September 2017 Beethoven's Ode to Joy
Bring in the new school year with Beethoven's, Ode to Joy from 'Symphony No. 9'!
Symphonies are large scale works composed for instruments only….at least they were until Beethoven’s 9th! For the first time in history, a composer placed a full chorus side by side with the orchestra – it was unheard of! On top of that, the piece required instrumentalists and vocalists alike to play at a level of difficulty that surpassed anything typical of the day. Beethoven continued breaking the rules by basing his symphony off of a poem. Until Beethoven’s 9th, symphonies were abstract music. Composers of the day felt that symphonic music should be made for music’s sake: pure, and untouched by any extra-musical reference. Beethoven broke nearly every convention with his 9th symphony and paved the way for the Romantic Era in which composers delighted in the freedom to express their own personal whims in music as well as setting literary themes to music. Beethoven’s 9th is based on a poem by Schiller entitled Ode to Joy.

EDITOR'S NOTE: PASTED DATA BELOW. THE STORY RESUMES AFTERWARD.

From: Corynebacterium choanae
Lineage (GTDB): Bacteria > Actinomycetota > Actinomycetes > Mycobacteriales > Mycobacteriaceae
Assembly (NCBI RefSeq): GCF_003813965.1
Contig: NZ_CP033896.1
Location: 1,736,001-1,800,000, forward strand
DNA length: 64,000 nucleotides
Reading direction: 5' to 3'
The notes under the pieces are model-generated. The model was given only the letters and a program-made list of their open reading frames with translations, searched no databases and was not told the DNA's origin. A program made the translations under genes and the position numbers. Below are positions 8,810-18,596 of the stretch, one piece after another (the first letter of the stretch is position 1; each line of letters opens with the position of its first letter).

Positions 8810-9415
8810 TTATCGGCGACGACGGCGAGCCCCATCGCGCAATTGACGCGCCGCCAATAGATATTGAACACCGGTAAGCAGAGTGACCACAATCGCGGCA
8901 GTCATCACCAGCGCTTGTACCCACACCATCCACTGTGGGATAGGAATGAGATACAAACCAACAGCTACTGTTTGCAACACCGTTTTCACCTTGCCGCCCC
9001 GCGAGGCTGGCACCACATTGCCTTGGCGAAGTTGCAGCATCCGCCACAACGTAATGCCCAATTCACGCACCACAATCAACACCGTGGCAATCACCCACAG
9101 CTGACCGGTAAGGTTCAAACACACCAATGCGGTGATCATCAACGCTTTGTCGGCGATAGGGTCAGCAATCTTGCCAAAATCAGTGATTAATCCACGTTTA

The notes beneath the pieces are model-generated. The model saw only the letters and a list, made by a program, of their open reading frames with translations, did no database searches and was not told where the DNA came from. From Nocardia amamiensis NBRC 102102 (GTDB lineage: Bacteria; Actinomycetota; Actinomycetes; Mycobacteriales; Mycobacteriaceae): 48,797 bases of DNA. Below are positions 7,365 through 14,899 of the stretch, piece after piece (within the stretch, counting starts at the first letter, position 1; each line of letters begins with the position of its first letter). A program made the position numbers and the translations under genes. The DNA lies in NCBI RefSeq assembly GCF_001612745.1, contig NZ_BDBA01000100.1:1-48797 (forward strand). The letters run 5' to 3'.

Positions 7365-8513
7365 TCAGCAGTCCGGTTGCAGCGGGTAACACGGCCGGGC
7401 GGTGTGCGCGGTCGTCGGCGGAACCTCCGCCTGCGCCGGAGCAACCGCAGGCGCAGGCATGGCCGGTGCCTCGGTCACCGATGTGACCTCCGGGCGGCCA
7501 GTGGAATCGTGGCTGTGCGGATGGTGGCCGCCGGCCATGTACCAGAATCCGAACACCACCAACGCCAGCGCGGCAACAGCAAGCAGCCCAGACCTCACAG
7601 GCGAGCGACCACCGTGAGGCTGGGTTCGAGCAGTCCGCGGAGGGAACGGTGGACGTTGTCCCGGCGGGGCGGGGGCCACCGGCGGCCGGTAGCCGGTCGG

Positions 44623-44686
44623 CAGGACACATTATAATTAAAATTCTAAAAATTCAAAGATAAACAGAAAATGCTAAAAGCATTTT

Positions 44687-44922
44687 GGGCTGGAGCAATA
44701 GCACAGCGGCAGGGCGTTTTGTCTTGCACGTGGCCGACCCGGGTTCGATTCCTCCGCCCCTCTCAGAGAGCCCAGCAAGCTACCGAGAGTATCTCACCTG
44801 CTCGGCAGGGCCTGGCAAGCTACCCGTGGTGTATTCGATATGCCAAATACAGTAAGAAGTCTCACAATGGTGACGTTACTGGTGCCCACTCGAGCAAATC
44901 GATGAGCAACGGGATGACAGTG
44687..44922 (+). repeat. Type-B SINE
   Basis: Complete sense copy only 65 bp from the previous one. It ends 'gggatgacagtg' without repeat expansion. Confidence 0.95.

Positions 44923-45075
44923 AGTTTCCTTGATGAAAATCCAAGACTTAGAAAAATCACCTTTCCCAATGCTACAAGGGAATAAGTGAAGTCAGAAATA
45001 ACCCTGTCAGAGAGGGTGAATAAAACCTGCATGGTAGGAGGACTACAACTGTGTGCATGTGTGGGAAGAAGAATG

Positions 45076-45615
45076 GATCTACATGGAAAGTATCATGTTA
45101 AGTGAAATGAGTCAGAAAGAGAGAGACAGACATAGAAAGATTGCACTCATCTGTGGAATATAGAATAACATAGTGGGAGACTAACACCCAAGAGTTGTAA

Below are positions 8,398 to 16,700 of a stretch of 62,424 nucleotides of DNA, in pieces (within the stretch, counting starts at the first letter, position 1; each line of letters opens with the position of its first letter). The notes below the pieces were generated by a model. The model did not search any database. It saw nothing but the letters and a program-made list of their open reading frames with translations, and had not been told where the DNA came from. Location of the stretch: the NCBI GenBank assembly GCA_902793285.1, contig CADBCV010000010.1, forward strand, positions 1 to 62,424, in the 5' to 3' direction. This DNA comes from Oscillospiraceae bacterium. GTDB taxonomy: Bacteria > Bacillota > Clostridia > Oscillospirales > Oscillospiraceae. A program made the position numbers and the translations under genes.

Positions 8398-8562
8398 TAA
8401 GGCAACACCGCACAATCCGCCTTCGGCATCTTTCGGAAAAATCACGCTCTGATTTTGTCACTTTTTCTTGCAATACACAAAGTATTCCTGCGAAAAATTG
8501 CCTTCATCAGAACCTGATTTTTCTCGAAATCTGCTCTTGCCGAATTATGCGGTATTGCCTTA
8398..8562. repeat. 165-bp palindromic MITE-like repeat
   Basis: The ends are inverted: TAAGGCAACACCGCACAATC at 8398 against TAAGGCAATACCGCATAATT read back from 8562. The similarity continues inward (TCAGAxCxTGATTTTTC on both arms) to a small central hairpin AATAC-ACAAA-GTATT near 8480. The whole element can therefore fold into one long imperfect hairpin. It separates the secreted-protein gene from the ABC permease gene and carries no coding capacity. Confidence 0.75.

It is tradition in Japan for the fourth movement, the Ode to Joy, to be performed as part of their annual New Year celebrations. The performance you will hear was a special one in Japan – it housed over 10,000 singers! You will see young and old, amateur and professional, all joined together to make this moment one you will never forget!
Prepare yourself for this piece! Before you listen, make sure you have a solid, fully uninterrupted 20 minutes to hear the enitre Ode to Joy movement! Remember, the ode is only 18 minutes of the full 74 that make up the entire symphony! As you listen, keep thinking about the words:
O friends! Not these sounds!
But let us strike up more pleasant sounds and more joyful!
Joy, o wondrous spark divine,
Daughter of Elysium,
Drunk with fire now we enter,
Heavenly one, your holy shrine.
Your magic powers join again
What fashion strictly did divide;
Brotherhood unites all men
Where your gentle wing’s spread wide.